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Lebanon suffers 24-hour blackout, food poisoning, business closures amid fuel crisis


An anti-government demonstrator waves the national flag as they block the street, with burning garbage dumpsters, in front of Lebanon’s central bank in the capital Beirut on March 16, 2021, during a protest against the deteriorating economic situation.

JOSEPH EID | AFP | Getty Images

Lebanon suffered a total power outage over the weekend, leaving its population of 6 million without centrally generated electricity for 24 hours.

The state electricity company said in a statement that the shutdown of the country’s two main power stations, due to fuel shortages, had “directly affected the stability of the power network and led to its complete outage, with no possibility of resuming operations in the meantime.”

Power returned late Sunday after the central bank granted the energy ministry $100 million in credit to buy fuel and keep its plants operating. Officials had warned the outage was likely to last several days.

The crisis is creating a nightmare for the country’s residents, but has been a long time in the making.

Gas shortages might sound familiar — the U.K. and the rest of Europe are in the throes of a mounting fuel crisis, which has induced panic buying and erratic behavior among many who had never imagined facing such shortages.

But for Lebanon, the same problem has been a reality for months — it’s just another battle in the long list of crises that have left the country with multiple daily power outages, a banking and economic crisis, food shortages, overwhelmed hospitals, and a spiraling currency relying on volatile black market exchange rates.

Walking through the capital Beirut — a once-thriving city often called the “Paris of the Middle East” — at any time of day, one can see shopfronts closed or operating in darkness, with those lucky enough to have access to fuel relying on backup generators to keep the lights on. When the power is out, many shopkeepers will refuse to sell anything but water, as the volatile minute-by-minute changes in the value of the Lebanese lira mean the price of goods can change from one period of power to the next. 

And hundreds of businesses destroyed in the devastating Beirut Port explosion of August 2020 are permanently gone. With little help from the state, gutted bars and other businesses with their entrances blown open and innards full of debris remain fixtures on streets all over the city.

Refrigerator shelves across Beirut sit empty as shop owners reduce their stock of perishable items due to Lebanon’s worsening fuel and power crisis. Shop owner Rabih Daou has kept only one fridge running, which relies on his backup generator, to save power. Beirut, Lebanon, September 24, 2021.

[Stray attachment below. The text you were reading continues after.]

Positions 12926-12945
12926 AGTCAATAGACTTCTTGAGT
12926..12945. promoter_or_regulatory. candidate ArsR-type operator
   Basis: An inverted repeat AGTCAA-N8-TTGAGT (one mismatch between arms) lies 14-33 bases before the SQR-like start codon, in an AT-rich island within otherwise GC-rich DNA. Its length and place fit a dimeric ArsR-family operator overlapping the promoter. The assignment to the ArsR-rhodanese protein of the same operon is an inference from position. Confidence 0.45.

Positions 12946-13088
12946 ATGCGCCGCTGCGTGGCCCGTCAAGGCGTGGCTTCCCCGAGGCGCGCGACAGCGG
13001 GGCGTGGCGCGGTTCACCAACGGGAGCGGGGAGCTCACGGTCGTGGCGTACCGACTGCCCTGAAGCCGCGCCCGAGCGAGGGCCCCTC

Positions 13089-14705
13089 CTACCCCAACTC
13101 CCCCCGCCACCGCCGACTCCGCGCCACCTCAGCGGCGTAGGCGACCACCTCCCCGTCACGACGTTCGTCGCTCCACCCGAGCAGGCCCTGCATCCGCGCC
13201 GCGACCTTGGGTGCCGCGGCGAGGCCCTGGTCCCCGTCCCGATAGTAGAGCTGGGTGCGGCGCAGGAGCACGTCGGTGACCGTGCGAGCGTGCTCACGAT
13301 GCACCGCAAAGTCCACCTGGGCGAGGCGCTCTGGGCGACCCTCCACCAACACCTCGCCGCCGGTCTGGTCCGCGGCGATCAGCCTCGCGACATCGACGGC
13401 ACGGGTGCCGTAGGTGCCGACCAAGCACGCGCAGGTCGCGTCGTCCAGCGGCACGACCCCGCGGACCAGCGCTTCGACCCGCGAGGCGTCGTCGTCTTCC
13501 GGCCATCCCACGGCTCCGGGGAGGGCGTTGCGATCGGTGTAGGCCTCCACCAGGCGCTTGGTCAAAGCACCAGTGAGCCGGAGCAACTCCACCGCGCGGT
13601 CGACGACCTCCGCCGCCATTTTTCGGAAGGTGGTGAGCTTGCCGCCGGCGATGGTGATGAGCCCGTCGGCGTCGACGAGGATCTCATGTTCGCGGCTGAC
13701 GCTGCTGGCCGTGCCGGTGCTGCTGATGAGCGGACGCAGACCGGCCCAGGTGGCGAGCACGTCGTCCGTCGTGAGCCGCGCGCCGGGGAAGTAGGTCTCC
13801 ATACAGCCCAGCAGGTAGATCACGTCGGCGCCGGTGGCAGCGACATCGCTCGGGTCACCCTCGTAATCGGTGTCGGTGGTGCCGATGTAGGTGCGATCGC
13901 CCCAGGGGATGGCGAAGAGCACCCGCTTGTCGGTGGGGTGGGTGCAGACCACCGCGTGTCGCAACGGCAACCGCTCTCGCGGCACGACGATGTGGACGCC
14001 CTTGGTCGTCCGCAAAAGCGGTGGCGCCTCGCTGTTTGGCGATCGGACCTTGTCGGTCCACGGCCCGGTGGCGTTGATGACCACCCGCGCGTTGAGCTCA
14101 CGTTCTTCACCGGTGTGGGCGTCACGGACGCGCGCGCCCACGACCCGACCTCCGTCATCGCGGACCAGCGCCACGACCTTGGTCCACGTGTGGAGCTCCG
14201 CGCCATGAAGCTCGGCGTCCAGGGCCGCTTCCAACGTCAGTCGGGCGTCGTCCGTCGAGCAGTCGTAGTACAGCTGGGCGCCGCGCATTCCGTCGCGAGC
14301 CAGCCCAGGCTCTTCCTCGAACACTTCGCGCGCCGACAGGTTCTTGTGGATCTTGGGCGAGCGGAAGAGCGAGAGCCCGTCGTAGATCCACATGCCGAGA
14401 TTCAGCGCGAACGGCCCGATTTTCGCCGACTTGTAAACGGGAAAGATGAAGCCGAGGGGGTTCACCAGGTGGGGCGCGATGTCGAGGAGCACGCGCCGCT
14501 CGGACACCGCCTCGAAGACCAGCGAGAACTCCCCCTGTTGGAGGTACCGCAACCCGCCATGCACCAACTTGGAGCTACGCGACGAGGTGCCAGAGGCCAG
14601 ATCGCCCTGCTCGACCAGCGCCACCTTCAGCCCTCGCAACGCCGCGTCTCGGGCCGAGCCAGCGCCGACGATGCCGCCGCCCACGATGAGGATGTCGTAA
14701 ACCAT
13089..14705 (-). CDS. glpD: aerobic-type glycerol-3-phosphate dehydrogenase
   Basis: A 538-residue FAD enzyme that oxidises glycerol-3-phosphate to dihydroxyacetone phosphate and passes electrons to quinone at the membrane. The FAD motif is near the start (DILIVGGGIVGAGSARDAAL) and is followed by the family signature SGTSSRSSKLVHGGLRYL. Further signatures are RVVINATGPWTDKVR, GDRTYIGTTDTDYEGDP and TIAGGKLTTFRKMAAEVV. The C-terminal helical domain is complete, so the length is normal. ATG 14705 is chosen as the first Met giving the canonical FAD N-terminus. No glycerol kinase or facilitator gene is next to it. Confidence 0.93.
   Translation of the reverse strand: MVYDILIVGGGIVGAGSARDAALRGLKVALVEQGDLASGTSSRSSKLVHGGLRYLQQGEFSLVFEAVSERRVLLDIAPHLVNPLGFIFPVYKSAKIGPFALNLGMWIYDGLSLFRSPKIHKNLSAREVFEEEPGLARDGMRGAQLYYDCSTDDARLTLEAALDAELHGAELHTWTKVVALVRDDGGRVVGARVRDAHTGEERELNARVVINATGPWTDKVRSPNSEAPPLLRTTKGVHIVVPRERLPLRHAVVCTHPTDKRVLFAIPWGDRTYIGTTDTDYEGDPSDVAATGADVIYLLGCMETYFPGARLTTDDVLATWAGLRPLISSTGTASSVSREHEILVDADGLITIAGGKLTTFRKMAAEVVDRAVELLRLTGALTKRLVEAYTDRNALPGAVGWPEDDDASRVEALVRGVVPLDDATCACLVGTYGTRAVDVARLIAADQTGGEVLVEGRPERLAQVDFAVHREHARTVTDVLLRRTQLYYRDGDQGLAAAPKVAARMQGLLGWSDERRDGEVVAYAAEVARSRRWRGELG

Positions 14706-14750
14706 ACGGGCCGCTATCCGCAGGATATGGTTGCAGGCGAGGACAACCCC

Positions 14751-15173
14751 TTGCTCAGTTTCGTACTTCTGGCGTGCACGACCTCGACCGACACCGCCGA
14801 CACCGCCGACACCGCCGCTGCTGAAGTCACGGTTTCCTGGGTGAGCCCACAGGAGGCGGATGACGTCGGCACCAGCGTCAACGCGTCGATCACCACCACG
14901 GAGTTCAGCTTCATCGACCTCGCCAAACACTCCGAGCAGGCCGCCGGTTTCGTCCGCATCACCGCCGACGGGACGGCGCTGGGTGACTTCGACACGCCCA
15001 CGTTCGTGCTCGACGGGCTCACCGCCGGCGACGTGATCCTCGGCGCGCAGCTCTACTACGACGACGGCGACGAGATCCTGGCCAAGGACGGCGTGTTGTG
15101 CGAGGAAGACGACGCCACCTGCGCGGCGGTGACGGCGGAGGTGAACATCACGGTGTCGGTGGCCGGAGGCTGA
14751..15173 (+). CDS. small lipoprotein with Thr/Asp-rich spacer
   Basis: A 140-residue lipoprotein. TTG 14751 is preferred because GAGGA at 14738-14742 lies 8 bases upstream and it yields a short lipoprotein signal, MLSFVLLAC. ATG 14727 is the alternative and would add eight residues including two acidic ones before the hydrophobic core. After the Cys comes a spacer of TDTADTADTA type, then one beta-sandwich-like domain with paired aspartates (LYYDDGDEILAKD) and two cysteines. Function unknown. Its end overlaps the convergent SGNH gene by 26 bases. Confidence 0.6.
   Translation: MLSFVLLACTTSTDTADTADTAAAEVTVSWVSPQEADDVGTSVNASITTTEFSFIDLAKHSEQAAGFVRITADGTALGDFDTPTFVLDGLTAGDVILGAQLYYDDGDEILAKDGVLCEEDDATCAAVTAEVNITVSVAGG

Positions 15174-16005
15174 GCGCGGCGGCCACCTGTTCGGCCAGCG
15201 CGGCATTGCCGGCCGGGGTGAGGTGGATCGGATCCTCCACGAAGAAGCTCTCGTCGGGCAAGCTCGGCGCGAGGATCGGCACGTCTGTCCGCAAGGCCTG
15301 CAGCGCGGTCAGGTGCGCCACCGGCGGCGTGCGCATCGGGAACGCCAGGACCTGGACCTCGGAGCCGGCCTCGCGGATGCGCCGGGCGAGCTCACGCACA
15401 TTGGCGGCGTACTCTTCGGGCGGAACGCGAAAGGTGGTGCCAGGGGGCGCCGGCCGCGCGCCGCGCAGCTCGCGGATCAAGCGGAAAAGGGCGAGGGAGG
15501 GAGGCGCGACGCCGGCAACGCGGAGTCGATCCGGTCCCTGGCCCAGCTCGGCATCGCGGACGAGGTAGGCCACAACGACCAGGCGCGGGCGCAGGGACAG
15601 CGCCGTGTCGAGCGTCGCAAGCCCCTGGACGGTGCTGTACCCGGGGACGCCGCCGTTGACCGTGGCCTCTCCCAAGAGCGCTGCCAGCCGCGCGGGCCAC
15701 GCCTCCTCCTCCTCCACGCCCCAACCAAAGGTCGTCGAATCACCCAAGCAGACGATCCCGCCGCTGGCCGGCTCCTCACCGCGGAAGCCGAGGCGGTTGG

Natasha Turak | CNBC

“It’s catastrophic,” Rabih Daou, a small grocery store owner in Beirut’s Geitawy district, told CNBC in late September from his shop, darkened during one of the country’s many daily power outages. He pointed to empty refrigerator shelves, where only one small fridge was running, holding a few dairy products.

“We cannot buy a lot of things. We cannot buy cheese and ham, we have to buy them by small pieces, because we don’t always have electricity, and the people are always afraid,” he added.

Rabih Daou, a shop owner in Beirut’s Geitawy district, stands over his generator, the only means of electricity during hours-long daily power outages across Lebanon. The country’s fuel crisis has made it harder to access fuel to run the generators. Beirut, Lebanon, September 24, 2021.

Natasha Turak | CNBC

A less talked about consequence of Lebanon’s fuel and power crisis has been widespread cases of food poisoning, as grocery stores, restaurants and households struggle to keep goods fresh amid electricity failures and the summer heat. Most of Beirut has had no power at night since the start of summer. Meat and dairy consumption have dropped dramatically, residents say. 

“They don’t want to buy ham and cheese and yogurt, because they are afraid that if we don’t have electricity, the food will be not good,” Daou said.

How did Lebanon get to this point?

Crashing currency

Savings wiped out



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Lebanon suffers 24-hour blackout, food poisoning, business closures amid fuel crisis

2021-10-11 07:23:02

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